Almost two years into the pandemic, many countries in Asia are beginning to rethink and recalibrate their pandemic management strategies. Some have been generally successful in keeping COVID-19 at bay, while others have been forced into severe mobility restrictions and lockdowns several times already in order to prevent their health systems from being overwhelmed. All these countries face growing economic pressure due to the combined effects on consumption and investment of the chilling effect of COVID-19 and often severe mobility restrictions and economies locked down. 

Nevertheless, progress in vaccination offers a light at the end of the tunnel, even as scientists have begun to re-think the plausibility of herd immunity. It is critical to understand the reasons why “zero-COVID-19” may no longer be feasible, and what practical alternatives there are in terms of “living with COVID-19”, as these may finally start to define the new normal.

To facilitate a deeper understanding on this policy issue, the Ateneo School of Government, through the Ateneo Policy Center, in partnership with the Eastern Regional Organization for Public Administration (EROPA), will be hosting an online roundtable discussion titled “Recalibrating Inclusive Health and Economic Recovery in Southeast Asia: From Zero-COVID-19 to Living with COVID-19”, to be held on January 19, 2022 (Wednesday), from 10:00 AM to 12:00 PM via Zoom.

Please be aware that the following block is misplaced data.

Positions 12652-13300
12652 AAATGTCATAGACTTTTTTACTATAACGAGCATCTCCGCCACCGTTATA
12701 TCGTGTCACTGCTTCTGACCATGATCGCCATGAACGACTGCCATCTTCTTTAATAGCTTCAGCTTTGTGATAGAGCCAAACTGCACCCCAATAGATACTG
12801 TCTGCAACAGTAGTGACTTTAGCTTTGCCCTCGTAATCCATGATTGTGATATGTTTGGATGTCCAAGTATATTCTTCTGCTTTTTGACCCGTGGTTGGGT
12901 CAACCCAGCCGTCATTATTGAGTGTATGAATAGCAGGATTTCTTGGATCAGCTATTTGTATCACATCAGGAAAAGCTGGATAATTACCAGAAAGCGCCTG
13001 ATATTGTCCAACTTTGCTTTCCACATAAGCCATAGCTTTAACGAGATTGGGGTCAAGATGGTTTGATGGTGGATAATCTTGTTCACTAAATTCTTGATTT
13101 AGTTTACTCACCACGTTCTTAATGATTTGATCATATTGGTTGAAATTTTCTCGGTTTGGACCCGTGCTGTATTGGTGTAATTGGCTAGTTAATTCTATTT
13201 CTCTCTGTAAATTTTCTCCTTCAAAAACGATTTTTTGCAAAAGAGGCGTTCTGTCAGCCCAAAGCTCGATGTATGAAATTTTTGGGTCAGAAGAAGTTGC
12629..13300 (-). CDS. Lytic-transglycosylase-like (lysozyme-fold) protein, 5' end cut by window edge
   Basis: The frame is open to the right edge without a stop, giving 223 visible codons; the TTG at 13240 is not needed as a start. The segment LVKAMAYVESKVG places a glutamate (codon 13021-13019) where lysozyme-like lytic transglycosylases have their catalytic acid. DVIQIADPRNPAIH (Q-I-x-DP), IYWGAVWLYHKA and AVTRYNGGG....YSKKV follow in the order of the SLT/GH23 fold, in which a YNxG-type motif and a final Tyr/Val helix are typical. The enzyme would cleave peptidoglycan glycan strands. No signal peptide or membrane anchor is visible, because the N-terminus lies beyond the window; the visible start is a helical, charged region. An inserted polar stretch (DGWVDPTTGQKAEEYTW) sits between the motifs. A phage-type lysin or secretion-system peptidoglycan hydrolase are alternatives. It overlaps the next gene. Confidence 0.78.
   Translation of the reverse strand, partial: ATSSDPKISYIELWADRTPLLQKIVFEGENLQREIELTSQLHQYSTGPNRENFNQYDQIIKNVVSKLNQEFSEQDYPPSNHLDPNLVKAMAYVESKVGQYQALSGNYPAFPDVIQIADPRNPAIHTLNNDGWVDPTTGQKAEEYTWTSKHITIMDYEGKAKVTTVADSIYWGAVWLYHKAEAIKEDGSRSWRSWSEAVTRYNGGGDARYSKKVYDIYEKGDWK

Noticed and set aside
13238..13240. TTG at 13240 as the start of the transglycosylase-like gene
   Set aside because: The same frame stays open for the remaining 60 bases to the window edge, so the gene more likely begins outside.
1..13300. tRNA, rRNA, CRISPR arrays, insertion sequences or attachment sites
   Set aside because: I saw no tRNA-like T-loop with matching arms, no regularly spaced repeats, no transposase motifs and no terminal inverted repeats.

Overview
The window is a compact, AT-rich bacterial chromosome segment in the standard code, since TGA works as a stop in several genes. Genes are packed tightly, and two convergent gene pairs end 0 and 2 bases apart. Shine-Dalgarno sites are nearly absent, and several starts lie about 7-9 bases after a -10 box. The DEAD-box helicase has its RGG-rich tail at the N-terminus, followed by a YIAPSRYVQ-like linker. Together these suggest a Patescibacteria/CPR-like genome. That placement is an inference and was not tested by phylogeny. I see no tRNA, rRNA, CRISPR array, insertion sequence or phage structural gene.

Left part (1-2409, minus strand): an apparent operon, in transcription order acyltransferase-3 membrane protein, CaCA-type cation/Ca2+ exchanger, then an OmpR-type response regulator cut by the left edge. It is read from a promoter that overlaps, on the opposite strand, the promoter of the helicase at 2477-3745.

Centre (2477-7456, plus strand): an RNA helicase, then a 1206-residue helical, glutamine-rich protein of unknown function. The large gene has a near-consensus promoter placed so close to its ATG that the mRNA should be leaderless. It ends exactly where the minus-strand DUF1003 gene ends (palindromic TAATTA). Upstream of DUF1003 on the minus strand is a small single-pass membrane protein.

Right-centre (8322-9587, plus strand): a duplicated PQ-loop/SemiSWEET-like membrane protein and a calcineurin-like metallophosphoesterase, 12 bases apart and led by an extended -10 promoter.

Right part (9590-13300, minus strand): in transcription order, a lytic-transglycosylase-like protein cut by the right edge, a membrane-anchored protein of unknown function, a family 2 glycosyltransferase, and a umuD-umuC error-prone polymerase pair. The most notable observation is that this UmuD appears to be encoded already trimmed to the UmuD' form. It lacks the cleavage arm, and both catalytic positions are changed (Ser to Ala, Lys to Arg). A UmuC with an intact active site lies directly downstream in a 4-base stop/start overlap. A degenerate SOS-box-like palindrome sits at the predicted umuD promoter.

This policy roundtable discussion will feature emerging lessons from Southeast Asia in terms of countries’ pivot from “zero-COVID19” to “living with COVID-19”. The discussion will feature two main country types. First, there will be a focus on countries that have, more or less, successfully flattened the COVID-19 curve and kept morbidity and mortality rates very low. These countries include Singapore and Taiwan. On the other end of the spectrum are countries that have continued to struggle with containment—notably with new COVID19 strains, like the delta-variant. These countries include the Philippines and Indonesia.

This webinar is free and open to the public but slots are limited. Register now through

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